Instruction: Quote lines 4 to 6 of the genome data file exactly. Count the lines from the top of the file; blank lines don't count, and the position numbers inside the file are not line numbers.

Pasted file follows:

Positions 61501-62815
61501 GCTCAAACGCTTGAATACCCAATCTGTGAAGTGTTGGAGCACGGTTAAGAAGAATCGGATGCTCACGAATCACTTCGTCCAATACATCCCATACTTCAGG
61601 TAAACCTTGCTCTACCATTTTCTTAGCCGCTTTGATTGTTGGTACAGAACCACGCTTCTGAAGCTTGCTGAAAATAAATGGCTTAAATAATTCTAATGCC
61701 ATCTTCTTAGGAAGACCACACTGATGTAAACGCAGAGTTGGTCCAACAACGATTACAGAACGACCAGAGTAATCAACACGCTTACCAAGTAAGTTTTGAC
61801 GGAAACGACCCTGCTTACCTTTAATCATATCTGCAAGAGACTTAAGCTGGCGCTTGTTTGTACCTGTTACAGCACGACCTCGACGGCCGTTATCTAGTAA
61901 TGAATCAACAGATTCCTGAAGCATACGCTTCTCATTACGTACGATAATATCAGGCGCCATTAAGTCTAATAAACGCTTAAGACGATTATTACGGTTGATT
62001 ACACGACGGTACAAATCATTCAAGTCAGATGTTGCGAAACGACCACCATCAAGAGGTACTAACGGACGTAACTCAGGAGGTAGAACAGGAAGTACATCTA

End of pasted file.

61701 ATCTTCTTAGGAAGACCACACTGATGTAAACGCAGAGTTGGTCCAACAACGATTACAGAACGACCAGAGTAATCAACACGCTTACCAAGTAAGTTTTGAC
61801 GGAAACGACCCTGCTTACCTTTAATCATATCTGCAAGAGACTTAAGCTGGCGCTTGTTTGTACCTGTTACAGCACGACCTCGACGGCCGTTATCTAGTAA
61901 TGAATCAACAGATTCCTGAAGCATACGCTTCTCATTACGTACGATAATATCAGGCGCCATTAAGTCTAATAAACGCTTAAGACGATTATTACGGTTGATT